It is esoteric now, as he has done just that. He says that he will sue BA to get his money back.

    Sorry, no they don’t.

    If your friend accepts cancellation and refund from BA then re-booking is their issue. BA responsibility under EC261 is to offer a choice of i) refund, ii) rebooking at earliest convenience, iii) rebooking at a later date that suits the traveller.

    Of course there is no reason not to sue via MCOL if there is some evidence that BA did not meet legal requirements. A starting point is that under Article 14 “an operating air carrier denying boarding or cancelling a flight shall provide each passenger affected with a written notice setting out the rules for compensation and assistance in line with this Regulation”.

    So if passenger was not advised of their rights then they could justifiably say they did not know what to do and therefore push the responsibility towards BA.


    ASK1945
    Participant

    Thanks again SimonS1. However, I don’t understand “Sorry, no they don’t”.

    I don’t know whether they received the notice required under Article 14 – I didn’t ask. But I do know that they couldn’t get through to BA to speak to a customer services person and, given they are flying shortly today, my friend was not willing to forgo a whole family holiday because of this – so re-booked the flights with a different airline (I don’t know which).


    SimonS1
    Participant

    Your question was “Do his options under EU261 (in these circumstances) include just re-booking on another airline, in the same class of flight, and getting BA to reimburse him?”

    The answer is – No, that isn’t an option. Either BA does the rebooking, or you take the refund. If you take the refund and do the rebooking yourself that is outside EC261.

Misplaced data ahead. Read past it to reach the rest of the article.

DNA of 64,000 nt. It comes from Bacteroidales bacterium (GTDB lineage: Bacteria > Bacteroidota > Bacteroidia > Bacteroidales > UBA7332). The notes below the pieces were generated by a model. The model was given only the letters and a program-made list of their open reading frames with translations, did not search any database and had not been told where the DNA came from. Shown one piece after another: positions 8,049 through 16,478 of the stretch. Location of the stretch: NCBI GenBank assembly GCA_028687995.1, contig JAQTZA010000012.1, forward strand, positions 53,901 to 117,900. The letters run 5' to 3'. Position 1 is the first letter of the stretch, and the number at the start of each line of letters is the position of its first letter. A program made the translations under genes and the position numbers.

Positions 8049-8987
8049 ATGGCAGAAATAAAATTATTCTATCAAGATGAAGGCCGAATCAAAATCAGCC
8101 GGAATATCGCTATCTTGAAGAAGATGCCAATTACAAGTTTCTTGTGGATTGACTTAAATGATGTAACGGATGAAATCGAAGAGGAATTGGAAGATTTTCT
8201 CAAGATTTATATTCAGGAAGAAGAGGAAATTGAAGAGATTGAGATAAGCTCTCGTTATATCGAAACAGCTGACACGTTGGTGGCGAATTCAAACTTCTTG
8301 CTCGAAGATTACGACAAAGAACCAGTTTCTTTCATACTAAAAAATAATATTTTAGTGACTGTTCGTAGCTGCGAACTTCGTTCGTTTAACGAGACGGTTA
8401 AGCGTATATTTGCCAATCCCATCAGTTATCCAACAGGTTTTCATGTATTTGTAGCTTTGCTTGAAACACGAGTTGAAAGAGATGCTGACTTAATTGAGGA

ASK1945
    Participant

    Thank you again SimonS1.

    As I wrote, he has rebooked himself and I guess he’s expecting a refund.


    SimonS1
    Participant

    Thank you again SimonS1.

    As I wrote, he has rebooked himself and I guess he’s expecting a refund.

    OK. Re-reading the exchange it seems there is some ambiguity. If you mean “getting BA to reimburse him” in the context of reimbursing the BA flight, yes it works. If you mean “getting BA to reimburse him” in the context of the fare paid to another airline then outside of scope.

    1 user thanked author for this post.

    ASK1945
    Participant

    SimonS1

    Thank you again. Moving away from the specific case I raised, I assume (from your helpful advice) that a cancellation less than two weeks before a flight can lead to compensation as well as a refund. If a flight cancellation is in excess of two weeks, additional costs are not compensated and only the original cost is refunded.


    SimonS1
    Participant

    SimonS1